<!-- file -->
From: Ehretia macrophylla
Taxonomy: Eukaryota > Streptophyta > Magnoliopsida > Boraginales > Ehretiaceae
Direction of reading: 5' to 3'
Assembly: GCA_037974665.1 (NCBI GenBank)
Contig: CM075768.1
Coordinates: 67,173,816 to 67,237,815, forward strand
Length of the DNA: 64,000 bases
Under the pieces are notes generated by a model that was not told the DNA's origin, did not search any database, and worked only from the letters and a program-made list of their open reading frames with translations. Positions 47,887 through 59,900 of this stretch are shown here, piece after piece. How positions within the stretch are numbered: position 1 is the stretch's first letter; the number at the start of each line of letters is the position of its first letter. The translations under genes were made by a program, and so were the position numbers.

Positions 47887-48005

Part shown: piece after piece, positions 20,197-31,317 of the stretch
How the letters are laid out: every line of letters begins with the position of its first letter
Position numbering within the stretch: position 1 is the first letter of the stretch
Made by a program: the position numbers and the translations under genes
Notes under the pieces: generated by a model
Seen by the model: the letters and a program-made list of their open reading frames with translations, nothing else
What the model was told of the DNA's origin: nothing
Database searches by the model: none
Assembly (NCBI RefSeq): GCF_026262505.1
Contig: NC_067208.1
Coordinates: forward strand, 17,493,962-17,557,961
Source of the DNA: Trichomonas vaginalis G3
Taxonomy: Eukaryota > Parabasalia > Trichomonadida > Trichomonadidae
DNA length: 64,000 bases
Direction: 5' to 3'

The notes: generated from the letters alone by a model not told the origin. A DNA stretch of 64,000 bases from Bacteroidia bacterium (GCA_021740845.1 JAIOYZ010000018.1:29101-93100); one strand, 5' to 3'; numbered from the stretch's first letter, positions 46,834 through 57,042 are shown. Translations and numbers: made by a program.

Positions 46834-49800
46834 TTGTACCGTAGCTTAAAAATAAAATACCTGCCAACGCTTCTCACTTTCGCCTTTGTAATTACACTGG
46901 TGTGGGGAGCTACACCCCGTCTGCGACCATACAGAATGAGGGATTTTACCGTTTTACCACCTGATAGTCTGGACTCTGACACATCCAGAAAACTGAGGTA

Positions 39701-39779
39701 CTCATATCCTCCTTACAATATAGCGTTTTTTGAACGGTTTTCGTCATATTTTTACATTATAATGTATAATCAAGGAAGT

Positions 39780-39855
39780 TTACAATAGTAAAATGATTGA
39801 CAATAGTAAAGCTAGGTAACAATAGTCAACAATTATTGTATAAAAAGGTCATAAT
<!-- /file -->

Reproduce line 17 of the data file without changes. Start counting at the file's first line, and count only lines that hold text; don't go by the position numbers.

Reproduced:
Database searches by the model: none